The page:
In the wake of all the anti-trans bathroom bills flying around, I thought I would share my love and support of the Trans-Community and my history with them.

My first experience was as a resident assistant with a trans man at Ohio University.

In seminary, I was in class, neighbors with, and interned at a church with trans people there. Interestingly enough, my first high school crush is now male.

I’ve never had to make a decision about my gender. I’ve always felt like a straight male. Even though I’m a straight male who likes to communicate, talk about concepts and feelings, and explore issues. Sometimes the image of masculinity is “the strong silent type” and as you can see with the length of this blog, I am not that type.

There are many types of gender, not just one way to be a man or woman. There are even stances beyond the binary. As a pastor, I support any image that is constructive and doesn’t devalue or seek to demean another’s existence.

I have tried to be an ally to the LGBTQ community. This has come as a shock to many. I once was messaged on Facebook, “I have to ask you what your biblical backing is for supporting transgender people?”

I wrote back, “What, love your neighbor isn’t enough? And here’s a question for ya: Why is the burden for biblical backing on the ones showing compassion? Seems backwards to me. Or am I misreading your question and starting to get too defensive?”

This person used the lifestyle argument and spoke about how becoming trans is a choice because one has to do all those procedures to become trans. I tried to explain how the procedures are indeed a choice, but it is a sign of the internal feeling. A way of getting their body to look like how they feel and how this is a feeling that has been with them all their lives.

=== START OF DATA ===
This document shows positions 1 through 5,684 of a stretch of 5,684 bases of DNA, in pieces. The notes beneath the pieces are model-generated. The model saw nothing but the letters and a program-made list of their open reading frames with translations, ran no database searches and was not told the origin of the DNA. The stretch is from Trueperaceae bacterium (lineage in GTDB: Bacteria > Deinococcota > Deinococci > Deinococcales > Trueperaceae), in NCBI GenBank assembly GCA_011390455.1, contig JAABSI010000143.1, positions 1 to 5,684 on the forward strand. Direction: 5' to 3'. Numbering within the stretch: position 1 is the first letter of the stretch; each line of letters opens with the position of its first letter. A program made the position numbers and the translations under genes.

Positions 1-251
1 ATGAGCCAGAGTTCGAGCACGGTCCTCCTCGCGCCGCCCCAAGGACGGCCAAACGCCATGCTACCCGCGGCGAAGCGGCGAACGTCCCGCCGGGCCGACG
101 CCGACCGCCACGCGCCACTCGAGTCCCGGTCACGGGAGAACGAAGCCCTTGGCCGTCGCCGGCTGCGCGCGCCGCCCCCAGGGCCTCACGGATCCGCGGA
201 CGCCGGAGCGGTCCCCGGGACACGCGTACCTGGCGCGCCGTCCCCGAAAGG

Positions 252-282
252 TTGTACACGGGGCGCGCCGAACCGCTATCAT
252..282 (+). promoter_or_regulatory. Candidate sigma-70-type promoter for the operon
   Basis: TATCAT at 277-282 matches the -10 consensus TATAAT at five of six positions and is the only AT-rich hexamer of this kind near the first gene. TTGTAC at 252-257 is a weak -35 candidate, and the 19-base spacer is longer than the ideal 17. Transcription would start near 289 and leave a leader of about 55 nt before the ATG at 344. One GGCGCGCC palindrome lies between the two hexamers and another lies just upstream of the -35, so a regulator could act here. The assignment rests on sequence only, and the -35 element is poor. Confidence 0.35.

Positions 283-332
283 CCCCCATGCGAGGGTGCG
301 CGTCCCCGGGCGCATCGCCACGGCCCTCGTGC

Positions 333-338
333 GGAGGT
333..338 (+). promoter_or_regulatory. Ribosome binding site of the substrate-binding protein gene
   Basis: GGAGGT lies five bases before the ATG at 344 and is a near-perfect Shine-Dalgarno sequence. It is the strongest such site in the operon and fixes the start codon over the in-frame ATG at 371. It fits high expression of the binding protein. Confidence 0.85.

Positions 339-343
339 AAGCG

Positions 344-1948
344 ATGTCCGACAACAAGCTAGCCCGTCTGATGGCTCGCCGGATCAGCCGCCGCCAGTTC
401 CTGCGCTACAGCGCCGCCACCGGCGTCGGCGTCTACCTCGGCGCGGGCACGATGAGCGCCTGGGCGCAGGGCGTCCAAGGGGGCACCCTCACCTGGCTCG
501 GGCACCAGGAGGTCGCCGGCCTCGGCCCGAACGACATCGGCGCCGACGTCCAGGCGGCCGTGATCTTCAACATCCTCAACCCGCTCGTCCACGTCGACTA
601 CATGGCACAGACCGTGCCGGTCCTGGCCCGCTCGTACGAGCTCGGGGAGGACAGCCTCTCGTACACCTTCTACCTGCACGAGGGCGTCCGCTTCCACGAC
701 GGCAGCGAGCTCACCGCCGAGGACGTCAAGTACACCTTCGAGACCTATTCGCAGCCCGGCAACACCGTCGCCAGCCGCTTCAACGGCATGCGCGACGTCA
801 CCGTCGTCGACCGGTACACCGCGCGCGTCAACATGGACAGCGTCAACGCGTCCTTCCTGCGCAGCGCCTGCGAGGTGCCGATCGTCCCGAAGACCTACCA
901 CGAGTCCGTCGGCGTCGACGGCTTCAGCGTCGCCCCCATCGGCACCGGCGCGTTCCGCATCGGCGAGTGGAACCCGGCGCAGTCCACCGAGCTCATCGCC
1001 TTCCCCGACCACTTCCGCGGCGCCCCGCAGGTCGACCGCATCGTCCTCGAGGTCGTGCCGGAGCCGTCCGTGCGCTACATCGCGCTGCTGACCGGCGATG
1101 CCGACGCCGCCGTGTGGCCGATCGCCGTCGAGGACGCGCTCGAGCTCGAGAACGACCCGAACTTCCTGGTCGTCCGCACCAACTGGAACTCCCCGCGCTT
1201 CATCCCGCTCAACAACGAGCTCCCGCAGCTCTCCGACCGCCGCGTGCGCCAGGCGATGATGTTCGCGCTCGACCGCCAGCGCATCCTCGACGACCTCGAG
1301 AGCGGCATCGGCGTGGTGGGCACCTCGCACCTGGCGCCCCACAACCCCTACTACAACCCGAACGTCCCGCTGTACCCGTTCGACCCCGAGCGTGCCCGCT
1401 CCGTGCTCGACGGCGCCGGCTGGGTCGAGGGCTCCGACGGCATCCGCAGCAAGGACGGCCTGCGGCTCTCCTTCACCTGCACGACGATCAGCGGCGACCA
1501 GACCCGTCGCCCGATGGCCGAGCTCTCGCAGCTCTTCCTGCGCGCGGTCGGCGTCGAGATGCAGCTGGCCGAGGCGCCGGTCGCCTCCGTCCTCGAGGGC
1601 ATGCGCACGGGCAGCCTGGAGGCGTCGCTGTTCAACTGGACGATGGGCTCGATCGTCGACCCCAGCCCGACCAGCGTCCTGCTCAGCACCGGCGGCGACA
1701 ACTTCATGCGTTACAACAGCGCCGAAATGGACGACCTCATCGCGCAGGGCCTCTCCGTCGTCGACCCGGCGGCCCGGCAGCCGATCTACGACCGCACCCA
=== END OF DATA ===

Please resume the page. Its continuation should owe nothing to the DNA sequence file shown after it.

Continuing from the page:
At our Trans Day of Remembrance a few years ago, we had two mothers from our area speak of their very young trans daughters. After the service, many trans-people stated, “I knew when I was their age.”

Now many of us, myself included, were born in bodies that matched our neuro-chemistry and we’ve never had a problem. But not all of us are like that. Knowing that, I shouldn’t seek to block others from the same rights that I enjoy. It shouldn’t block them from using the restroom. It shouldn’t cause kids to be bullied. Even if a trans person wasn’t born that way or experiences their gender as a choice, they still deserve rights and to be treated with dignity and respect.

For many of us in the congregation, our trans folk are our first experience of a transgender person. Yet the golden rule still applies.

Trans people are looking for a place to worship and love God. We’re in church for the same reason. And the second reason is similar, they are here to love their neighbor. Upon these two commandments hang all the Law and Prophets.

Are we loving our neighbor passing these bathroom bills? I don’t think so. And considering that the first person Philip baptizes in Acts 8 is a gender-nonconforming black man, it should give us some pause on who we think is in and who is out. Philip does this despite all the laws banning eunuchs from the community of God.

“In Christ Jesus there is neither Jew nor Greek, male nor female…” Galations 3:28. Both male and female metaphors have been applied to God. I don’t think God has a gender. Thus, I don’t see churches having much of a choice in this matter.

Now, I am no expert, I’m still learning. I’ve probably written something offensive or ignorant in this post. Yet the biggest thing I’ve learned about the trans community is that they’re just people. Like you. Like me. Well, maybe not like me, I’m part dinosaur.

If you’re interested, you can check out Call Me Malcolm, Transparent on Amazon or The Danish Girl if you’re into movies.

If you’re into reading, here are two great articles from the UCC Open and Affirming Coalition: Transgender: created in God’s image and a synod resolution that affirms the participation and ministry of Transgender people.

I’m sure you’ll also learn of more resources provided by my kind readers in the comments.

Show your support

Clapping shows how much you appreciated Luke’s story.